But as I progressed, I found myself rebelling more. The tone of the stories arriving on my desk became more potentially insidious, and a desire for the truth to be more important than anything else rather got me in trouble, Julie in more trouble. And then Frank got arrested. Down to three journalists, and with Julie on the edge of being imprisoned, I compromised my values. I’d ignored the stories of the president’s birthday because it seemed wholly irrelevant to my paper. But this week I decided to throw a sop to the bastards, and hopefully give Julie a break. A big story about the president’s birthday celebrations, with all references to rebel protests removed, on the front page. I justified this to myself with the thought that regular readers would recognise the act for what it was, a sarcastic, overblown representation of the leader’s egotism. At least, that’s how I sold it to myself.

And so it goes. When given the choice between, “Riots In The Southern Docks” and “Rioters Assault Police Officers In The Southern Docks” I find that I cannot pick the latter. Because despite this being a game, I carry baggage into it. I’m horribly, miserably aware of how such stories are so frequently misrepresented by even the most respectable press, how the BBC routinely reports stories of large protests by only mentioning minority incidents of violence – I’ve witnessed it live where a BBC journalist in the midst of a protest reported live that the police were inciting the violence, and the studio anchor loudly corrected him and then reported the opposite in the next bulletin. I can’t be party to that crap. And yet… I still didn’t run that story about the further plans to use the press to impose propaganda on the people.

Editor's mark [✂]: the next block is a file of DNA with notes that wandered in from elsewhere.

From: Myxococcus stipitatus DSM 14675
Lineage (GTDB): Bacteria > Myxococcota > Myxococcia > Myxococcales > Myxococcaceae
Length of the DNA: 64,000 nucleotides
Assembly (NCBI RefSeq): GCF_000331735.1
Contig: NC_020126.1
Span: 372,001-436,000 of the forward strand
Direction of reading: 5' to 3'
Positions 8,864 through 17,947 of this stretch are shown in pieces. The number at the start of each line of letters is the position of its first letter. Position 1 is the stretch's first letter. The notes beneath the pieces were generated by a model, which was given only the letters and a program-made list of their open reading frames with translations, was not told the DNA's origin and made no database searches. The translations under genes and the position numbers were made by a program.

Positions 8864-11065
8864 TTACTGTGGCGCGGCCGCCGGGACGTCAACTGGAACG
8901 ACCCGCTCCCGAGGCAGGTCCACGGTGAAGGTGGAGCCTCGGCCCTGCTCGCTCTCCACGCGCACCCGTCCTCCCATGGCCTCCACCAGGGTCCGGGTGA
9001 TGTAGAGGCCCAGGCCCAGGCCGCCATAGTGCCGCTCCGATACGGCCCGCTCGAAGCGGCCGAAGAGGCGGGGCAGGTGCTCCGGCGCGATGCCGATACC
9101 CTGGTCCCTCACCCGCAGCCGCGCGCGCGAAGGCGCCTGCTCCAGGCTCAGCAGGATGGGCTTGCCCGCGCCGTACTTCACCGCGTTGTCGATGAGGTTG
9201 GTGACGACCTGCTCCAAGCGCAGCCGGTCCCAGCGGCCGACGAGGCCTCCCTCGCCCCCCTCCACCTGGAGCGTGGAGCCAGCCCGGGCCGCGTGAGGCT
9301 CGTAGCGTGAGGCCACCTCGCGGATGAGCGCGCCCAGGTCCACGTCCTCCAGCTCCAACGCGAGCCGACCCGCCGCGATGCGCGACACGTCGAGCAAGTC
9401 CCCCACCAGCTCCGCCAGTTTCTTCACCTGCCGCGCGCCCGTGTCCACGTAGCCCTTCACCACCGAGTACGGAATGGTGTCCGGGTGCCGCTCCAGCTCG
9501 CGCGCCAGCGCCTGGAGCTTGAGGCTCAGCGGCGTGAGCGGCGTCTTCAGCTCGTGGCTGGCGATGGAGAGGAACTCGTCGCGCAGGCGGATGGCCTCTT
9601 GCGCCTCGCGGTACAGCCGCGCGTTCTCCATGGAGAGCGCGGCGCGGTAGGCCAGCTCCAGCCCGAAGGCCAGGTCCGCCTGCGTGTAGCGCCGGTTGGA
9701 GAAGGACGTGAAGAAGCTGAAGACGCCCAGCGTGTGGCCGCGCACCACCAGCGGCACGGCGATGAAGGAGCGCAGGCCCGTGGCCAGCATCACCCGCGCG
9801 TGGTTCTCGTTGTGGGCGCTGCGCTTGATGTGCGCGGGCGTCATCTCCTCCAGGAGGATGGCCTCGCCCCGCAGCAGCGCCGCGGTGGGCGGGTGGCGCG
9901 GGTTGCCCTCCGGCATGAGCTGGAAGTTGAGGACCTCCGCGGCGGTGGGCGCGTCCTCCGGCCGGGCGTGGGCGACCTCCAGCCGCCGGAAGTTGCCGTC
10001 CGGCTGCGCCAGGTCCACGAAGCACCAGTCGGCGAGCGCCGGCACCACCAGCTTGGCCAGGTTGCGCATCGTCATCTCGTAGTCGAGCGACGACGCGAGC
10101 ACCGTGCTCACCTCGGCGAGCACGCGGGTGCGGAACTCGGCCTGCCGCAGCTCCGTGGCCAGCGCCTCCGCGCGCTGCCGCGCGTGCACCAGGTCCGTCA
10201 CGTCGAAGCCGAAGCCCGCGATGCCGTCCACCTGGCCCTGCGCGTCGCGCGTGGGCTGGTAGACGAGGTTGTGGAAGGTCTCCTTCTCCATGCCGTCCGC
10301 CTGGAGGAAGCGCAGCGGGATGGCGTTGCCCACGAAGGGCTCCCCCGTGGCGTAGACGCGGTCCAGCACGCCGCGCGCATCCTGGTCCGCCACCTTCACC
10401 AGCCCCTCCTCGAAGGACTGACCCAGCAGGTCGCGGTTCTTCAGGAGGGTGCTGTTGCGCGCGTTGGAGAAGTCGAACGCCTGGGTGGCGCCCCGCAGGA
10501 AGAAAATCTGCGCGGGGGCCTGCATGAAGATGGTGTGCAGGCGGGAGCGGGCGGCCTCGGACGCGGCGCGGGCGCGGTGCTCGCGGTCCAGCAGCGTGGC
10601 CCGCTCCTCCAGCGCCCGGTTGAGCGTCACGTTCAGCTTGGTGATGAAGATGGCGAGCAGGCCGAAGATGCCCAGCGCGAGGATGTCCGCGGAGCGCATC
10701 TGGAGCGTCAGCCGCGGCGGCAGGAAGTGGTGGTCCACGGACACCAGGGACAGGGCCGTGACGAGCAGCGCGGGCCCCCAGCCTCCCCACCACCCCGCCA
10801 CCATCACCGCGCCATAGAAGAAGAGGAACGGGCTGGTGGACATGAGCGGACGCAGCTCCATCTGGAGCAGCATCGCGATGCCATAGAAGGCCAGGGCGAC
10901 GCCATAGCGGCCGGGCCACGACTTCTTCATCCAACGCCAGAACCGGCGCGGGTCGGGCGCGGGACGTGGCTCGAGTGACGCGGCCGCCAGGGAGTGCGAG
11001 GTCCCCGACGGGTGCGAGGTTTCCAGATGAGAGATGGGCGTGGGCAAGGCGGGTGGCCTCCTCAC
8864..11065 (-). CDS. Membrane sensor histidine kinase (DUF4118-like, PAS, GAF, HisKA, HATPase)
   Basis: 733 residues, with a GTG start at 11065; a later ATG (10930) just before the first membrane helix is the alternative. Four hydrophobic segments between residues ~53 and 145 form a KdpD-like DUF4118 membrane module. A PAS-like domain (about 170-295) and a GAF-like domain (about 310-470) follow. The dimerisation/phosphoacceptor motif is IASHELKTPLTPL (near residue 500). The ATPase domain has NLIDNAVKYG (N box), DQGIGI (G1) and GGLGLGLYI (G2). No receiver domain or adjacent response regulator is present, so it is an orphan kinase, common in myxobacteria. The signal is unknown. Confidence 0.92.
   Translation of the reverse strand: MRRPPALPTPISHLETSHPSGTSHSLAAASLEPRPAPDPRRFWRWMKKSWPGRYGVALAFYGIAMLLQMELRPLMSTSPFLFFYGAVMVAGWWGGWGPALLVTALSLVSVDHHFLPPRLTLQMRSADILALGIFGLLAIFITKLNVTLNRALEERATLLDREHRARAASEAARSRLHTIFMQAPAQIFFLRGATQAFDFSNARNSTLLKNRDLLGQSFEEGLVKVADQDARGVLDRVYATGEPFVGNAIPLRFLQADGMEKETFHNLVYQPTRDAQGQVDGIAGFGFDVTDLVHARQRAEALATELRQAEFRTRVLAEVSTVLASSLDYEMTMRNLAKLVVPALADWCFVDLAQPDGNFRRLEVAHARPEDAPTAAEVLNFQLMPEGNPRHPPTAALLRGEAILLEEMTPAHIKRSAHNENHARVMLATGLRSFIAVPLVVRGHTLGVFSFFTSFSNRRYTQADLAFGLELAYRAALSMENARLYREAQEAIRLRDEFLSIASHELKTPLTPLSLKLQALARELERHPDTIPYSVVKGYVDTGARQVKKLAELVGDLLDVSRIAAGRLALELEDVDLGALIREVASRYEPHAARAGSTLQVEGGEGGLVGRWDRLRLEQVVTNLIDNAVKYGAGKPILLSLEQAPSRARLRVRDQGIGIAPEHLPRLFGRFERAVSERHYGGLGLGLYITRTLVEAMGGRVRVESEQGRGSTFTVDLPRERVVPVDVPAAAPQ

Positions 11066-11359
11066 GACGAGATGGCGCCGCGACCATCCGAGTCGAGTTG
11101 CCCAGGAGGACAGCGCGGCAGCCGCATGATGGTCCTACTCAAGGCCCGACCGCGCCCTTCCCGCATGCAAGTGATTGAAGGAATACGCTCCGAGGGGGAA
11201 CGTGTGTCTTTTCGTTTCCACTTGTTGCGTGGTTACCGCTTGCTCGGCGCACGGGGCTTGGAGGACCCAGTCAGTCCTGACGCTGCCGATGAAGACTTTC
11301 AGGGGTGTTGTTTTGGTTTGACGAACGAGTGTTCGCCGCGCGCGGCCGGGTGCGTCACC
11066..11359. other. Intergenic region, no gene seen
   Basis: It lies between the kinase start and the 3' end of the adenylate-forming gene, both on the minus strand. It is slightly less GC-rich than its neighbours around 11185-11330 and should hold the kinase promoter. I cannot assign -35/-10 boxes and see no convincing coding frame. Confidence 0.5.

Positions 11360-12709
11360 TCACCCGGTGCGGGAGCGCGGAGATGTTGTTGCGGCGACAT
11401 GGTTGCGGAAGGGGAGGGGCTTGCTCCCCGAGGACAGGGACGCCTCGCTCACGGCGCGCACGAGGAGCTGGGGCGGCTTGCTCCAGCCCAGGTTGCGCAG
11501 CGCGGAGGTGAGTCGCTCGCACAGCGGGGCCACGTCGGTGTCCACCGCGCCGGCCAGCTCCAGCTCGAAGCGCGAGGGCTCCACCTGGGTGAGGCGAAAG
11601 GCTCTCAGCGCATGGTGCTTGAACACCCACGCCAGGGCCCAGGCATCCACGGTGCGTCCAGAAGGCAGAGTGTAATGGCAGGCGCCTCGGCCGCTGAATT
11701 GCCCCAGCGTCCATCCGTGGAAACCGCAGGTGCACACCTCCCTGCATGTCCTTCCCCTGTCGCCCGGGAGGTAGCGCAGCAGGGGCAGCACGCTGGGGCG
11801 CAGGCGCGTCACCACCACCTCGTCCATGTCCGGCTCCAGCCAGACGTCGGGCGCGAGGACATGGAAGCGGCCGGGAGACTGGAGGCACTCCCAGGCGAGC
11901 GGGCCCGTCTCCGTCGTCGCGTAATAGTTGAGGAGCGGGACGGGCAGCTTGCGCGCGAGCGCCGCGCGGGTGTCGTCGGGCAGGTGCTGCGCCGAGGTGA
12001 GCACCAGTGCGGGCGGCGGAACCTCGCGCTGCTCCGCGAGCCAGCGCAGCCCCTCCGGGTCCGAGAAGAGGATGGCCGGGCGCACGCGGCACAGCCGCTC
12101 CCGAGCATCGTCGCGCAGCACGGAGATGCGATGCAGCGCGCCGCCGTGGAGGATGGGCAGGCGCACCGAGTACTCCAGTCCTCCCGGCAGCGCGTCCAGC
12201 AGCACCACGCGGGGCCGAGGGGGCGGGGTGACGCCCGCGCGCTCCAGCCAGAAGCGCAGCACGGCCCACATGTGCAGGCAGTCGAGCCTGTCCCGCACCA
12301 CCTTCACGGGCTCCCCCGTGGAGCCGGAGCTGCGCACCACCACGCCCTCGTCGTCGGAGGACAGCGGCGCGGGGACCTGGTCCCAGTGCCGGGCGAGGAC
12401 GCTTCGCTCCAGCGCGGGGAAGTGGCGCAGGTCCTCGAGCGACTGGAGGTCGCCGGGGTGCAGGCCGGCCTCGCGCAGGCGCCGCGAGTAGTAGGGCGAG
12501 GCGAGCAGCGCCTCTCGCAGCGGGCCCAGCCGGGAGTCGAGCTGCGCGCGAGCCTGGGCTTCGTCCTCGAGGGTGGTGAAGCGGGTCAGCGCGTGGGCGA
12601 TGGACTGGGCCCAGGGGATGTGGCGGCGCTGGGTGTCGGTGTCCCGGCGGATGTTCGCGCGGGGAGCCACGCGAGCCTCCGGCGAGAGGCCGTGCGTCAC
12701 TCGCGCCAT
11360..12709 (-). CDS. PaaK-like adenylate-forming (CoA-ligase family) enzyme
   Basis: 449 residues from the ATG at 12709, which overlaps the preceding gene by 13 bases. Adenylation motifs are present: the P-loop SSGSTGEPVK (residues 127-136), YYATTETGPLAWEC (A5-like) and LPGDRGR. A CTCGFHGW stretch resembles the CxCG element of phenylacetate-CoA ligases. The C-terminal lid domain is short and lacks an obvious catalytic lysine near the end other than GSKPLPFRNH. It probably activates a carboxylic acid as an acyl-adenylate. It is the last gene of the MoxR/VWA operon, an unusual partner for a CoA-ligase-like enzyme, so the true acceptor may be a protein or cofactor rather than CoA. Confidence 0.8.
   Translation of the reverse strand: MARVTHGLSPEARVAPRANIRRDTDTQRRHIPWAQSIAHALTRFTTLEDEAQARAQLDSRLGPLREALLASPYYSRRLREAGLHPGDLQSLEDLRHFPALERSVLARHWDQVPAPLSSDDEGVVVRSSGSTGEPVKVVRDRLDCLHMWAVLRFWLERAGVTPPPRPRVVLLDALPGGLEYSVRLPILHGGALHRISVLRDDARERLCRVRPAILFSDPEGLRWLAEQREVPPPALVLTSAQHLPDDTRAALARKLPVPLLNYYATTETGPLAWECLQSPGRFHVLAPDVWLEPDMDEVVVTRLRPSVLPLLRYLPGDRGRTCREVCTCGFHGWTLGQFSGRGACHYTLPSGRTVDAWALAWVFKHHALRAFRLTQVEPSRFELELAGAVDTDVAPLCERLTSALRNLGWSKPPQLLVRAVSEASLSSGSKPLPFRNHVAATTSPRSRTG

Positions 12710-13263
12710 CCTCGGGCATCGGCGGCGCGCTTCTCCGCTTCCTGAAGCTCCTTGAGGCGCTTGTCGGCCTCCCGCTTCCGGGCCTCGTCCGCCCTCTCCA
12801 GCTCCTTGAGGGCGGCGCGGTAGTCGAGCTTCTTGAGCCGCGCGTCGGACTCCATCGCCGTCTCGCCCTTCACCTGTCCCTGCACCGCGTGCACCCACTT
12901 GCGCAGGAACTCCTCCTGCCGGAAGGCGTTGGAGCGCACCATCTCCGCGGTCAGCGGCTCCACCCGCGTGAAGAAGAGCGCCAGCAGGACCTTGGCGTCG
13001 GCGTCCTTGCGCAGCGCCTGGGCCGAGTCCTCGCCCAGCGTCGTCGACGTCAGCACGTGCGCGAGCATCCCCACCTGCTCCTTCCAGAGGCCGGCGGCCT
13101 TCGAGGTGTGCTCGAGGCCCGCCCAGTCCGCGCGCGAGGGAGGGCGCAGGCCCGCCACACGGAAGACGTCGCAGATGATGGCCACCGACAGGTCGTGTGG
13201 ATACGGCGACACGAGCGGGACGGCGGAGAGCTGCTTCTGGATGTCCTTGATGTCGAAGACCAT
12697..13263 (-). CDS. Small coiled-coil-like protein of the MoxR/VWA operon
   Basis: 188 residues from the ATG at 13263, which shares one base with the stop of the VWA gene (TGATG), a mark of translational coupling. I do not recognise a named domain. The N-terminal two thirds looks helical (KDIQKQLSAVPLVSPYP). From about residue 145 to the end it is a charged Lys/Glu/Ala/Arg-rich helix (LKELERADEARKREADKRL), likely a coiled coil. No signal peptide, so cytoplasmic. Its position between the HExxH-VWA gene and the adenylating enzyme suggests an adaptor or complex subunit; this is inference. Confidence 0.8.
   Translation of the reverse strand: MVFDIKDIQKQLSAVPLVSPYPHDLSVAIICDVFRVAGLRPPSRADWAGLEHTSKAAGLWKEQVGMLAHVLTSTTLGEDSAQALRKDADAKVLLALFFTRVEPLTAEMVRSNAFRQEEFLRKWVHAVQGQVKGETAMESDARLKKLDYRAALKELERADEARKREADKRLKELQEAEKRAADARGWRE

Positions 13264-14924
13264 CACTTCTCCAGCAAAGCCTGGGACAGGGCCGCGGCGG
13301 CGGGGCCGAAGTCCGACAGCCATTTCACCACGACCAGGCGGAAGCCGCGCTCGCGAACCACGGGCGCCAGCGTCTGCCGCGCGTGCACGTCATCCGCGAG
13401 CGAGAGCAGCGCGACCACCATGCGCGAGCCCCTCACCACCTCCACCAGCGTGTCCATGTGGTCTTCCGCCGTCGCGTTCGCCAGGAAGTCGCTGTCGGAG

How you approach things defines whether it’s a madcap juggling act of trying to please everyone (and it’s not just the loyalists who will threaten you if they don’t like the tone), a defiant act of self-destruction, or a deferential descent into compliance. By the end of my first twelve weeks, despite having lost a staff member, I found myself pretty pleased with the results. I hadn’t managed to sway the upper classes, but it seems I had fuelled dissent elsewhere in a way that seemed satisfyingly rebellious. Almost too good of a result for a first go through the short game, that of course begs to be replayed now without personal principles driving decisions.